What is eco-design?

21 October 2019

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Faced with running out of natural resources and the pollution generated by our way of life and by manufacturing, awareness has spread. As a preventative approach to ecological problems, sustainable design is a new way of looking at the life cycle of a product. It can be applied to all sectors of the economy, including design.

 

Eco-design: definition

 

Developed in the early 2000s in France, eco-design, also called sustainable design, durable design or even environmentally responsible design, involves a willingness to design products while also respecting the principles of sustainable development. This global process therefore integrates the idea of protecting the environment from the start of the design process right through until the end of the product’s life including responsible management of waste. Eco-design is a thoughtful part of every stage, from manufacturing to packaging, and not forgetting product distribution.

Transabed and Next in ecru next to a beautiful pool

One of the pioneers of eco-design was Victor Papanek (1927-1999), who devoted his life to promoting design which was sustainable for both the planet and society. The Austrian-American industrial designer disapproved of mass-produced products that he deemed to be pointless and unsuitable. According to him, the most important aspect of design was its relation with the individual. Eco-design aims to meet this need. It aims to « integrate environmental aspects in the design and development of goods ». In short, it means producing without destruction.

 

What does the eco-design approach consist of?

 

With the goal of reducing a product’s environmental impact, eco-design may go through an analysis of a product’s life cycle, to rethink it in its totality. All parties and intermediaries will integrate this idea. In concrete terms, from the origin of the product, the designers will look at sustainable raw materials. The mobilier éco-responsable is therefore designed with renewable, biodegradable or recycled materials. Wood or bamboo (FSC certified) have become as much essential materials in the domain of furniture or house construction. Metals such as steel or aluminium are easily recycled ; cotton fabrics which we see in home interiors are usually labelled « Oeko Tex », etc. The process must be optimised in such a way that there is minimal use of raw materials. Also, the waste materials which result from manufacturing can also be recycled and then used in other industries.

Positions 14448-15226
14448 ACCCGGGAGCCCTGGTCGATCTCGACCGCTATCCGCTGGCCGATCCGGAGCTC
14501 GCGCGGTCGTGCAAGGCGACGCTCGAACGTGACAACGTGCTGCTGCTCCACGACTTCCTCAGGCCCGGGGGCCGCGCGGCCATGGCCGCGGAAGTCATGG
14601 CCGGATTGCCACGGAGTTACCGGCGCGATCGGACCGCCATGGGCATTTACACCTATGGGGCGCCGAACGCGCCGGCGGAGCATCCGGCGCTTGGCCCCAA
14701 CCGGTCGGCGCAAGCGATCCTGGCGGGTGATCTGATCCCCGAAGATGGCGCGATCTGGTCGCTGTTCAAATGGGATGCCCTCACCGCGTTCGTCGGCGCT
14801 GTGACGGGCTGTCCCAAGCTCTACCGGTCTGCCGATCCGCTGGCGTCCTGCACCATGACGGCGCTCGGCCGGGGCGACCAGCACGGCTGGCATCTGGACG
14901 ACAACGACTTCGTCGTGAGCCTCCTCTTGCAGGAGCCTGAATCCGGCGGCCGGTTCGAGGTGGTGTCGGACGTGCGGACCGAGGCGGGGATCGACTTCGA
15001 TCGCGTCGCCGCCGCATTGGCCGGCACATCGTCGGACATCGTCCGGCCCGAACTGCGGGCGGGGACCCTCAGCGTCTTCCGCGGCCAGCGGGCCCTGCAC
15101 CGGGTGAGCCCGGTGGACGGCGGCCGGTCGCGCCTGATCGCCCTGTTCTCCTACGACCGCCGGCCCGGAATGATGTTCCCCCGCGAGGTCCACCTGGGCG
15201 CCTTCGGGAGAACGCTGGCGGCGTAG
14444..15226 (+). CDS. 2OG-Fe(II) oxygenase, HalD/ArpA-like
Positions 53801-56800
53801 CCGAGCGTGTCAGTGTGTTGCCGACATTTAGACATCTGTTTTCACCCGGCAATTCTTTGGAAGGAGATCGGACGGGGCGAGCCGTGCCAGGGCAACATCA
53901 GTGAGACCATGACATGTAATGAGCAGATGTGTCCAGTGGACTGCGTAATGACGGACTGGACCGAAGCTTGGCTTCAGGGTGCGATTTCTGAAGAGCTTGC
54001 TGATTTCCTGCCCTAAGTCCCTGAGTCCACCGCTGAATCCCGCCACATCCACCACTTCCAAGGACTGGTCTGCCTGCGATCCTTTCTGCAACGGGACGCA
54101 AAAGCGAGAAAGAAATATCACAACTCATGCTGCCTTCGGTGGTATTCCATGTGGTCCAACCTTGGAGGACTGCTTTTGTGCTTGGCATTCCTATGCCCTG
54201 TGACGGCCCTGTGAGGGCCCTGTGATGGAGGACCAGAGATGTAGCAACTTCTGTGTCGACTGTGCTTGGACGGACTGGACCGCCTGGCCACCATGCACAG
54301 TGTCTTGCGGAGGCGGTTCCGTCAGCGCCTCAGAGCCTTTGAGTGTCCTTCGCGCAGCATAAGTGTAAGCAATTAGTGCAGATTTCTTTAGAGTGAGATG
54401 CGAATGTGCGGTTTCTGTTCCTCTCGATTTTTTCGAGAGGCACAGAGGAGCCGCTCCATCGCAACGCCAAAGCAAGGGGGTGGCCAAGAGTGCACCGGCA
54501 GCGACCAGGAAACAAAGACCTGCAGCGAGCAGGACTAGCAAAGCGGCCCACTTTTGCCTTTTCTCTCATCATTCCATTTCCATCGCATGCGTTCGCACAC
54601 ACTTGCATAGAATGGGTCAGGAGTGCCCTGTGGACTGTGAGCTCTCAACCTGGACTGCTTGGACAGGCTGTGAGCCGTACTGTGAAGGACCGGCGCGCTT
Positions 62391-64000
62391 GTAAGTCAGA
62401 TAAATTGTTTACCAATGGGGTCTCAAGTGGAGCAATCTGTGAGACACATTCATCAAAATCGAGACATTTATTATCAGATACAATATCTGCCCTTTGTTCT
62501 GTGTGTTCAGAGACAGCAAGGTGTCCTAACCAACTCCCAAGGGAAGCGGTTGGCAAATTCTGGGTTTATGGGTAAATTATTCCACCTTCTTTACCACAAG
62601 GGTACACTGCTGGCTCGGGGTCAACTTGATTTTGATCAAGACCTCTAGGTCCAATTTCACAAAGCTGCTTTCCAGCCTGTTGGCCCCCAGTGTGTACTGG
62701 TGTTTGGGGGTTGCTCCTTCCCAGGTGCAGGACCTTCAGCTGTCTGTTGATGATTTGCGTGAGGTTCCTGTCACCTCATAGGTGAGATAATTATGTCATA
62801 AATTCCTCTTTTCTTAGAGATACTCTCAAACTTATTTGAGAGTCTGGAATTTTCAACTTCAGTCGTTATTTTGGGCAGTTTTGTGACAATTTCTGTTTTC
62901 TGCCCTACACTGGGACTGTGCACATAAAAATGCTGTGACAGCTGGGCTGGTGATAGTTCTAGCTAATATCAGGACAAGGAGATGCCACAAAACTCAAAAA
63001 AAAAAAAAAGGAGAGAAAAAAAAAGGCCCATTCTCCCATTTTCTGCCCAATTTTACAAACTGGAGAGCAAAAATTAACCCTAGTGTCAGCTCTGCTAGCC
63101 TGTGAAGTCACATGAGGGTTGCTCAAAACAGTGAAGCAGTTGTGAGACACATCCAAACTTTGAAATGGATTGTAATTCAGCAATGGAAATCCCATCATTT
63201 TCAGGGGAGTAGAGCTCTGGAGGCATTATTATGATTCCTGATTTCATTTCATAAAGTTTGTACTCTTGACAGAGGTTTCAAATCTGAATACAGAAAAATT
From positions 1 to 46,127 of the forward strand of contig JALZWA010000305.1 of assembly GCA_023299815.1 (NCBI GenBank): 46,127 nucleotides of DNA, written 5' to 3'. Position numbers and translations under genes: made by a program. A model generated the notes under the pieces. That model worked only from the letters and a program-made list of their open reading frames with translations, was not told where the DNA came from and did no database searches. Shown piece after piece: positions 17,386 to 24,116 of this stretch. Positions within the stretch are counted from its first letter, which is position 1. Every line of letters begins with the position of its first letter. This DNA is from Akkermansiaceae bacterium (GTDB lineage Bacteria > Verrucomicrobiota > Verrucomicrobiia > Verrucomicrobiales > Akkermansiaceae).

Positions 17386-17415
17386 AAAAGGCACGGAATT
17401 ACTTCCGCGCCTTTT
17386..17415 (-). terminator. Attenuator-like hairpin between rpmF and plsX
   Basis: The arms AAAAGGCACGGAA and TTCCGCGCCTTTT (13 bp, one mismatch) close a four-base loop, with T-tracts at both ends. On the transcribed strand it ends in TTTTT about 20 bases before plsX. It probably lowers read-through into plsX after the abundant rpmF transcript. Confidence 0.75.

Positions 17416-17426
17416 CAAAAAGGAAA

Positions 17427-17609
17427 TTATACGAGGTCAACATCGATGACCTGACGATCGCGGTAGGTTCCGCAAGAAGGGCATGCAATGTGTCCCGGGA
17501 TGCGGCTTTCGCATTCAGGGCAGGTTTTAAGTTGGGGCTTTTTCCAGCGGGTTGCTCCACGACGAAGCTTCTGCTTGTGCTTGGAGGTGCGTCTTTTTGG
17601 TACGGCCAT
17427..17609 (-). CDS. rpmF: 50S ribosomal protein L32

Energy consumption is limited as much as possible, both in manufacturing processes and distribution. Polluting treatments used in industry which produce emissions in the air, water and ground are banned in the design of environmentally friendly products. Equally, delivery of the goods from production to the customer is designed to limit transportation and therefore reduce the production of greenhouse gases. The « locavore », trend, sofar only relating to food, extends to all types of sustainable consumption. Therefore a piece of furniture or armchair which is made in France will necessarily travel fewer kilometres than an item labelled « made in China ».

The product is considered as a system made up of many parts. If the item itself is designed sustainably, eco-design affects products around it. Plastic packaging is limited to only what is strictly necessary, such as the need to stay waterproof, for example. Also, promotional materials such as publicity mailings which usually end up in the bin before they are even read are banned. Finally environmentally responsible furniture is part of a sustainable approach. Thus, replacement parts are provided to allow the customer to not have to throw the product away, but instead to renew just the broken part in order to give it a new lease of life.

 

 

Why move towards eco-design ?

 

The current environmental stakes encourage designers to revisit their design methods. Preserving resources and biodiversity, preventing pollution and harmful substances, climate balance and the fight against waste have become essential in the design and production phase. This approach is also that of the consumers, worried about conserving the planet. Looking again at one’s own consumption methods, in a spirit of Slow Life, is now something that is done every day. Consumers increasingly get involved to reduce their impact on their environment. Very demanding when it comes to the quality of products, they take a keen look at composition, the origin and manufacturing methods used for these products.

Maxi Transat in colour lac on a planted terrace

Choose eco-design, and it’s also a way of guaranteeing top of the range furniture. After the post-second World War boom and the introduction of single-use consumer goods, manufacturing threw itself into the production of low cost goods which were designed with poor quality materials. Eco-design sees itself as the opposite of the « throwaway society ». Environmentally-friendly goods guarantee a long lifespan as they are made from high quality and/or sustainable materials, and they are also easily repaired or recycled. Eco-design therefore forms part of an ethical circle which also benefits the economy.